Sometimes we forget the magic, and history behind holidays like Halloween, and the Mexican Dia de los Muertos. It has never been about candy, the devil, or dressing up as the latest pop culture icon – rather, it is a very spiritual holiday where we celebrate those who have passed.
Dia de los Muertos, in particular, is a very family oriented day. Friends and family gather, they cook the favorite foods of the deceased, and choose one or two of their prized possessions to present to their grave. The holiday is celebrated on November 1, and many other countries around the world have a similar celebration on this day.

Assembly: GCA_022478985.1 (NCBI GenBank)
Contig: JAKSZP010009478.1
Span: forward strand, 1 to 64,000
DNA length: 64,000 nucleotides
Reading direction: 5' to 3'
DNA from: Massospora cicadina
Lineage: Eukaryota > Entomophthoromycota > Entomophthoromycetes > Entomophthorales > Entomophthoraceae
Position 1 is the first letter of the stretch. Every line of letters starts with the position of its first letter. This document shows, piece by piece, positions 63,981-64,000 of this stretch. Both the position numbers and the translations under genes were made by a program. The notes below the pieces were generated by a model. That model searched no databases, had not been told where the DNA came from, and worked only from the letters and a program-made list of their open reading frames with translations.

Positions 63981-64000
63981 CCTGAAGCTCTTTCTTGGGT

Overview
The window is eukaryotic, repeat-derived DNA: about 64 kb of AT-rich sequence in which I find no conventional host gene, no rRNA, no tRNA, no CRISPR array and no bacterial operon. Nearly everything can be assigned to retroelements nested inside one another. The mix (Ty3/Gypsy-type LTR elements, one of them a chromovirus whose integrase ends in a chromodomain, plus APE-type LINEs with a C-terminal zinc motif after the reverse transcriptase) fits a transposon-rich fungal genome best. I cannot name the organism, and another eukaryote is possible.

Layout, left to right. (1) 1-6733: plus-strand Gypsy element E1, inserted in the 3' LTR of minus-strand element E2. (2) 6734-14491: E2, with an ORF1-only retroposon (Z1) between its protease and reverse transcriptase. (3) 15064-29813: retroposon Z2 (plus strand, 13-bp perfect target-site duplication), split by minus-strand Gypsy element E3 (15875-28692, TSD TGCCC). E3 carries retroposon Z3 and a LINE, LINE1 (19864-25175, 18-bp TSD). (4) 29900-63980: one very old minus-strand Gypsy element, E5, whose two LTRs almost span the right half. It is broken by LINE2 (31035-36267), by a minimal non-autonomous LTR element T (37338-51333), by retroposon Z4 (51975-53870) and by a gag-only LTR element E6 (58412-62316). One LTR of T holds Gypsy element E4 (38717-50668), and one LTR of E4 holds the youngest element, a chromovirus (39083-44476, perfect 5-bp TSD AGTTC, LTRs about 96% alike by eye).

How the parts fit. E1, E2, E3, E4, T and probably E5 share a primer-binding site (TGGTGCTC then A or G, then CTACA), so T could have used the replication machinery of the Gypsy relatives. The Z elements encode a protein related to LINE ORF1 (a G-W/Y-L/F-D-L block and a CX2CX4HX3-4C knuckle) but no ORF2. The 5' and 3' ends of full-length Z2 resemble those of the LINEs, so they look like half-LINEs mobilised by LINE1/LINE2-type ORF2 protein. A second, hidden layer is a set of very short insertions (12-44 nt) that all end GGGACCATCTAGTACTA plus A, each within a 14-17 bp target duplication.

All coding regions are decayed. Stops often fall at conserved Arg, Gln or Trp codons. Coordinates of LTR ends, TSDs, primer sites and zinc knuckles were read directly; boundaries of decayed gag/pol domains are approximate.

Another common tradition on this day is to paint your face to resemble a skull, or calaveras. In both Latin and European history, skulls and skeletons depicted in artwork symbolized ‘remembering death.’ The painted faces are a tribute to the dead.
We have put together a few of our favorite images of the calaveras, and festivities on Dia de los Muertos.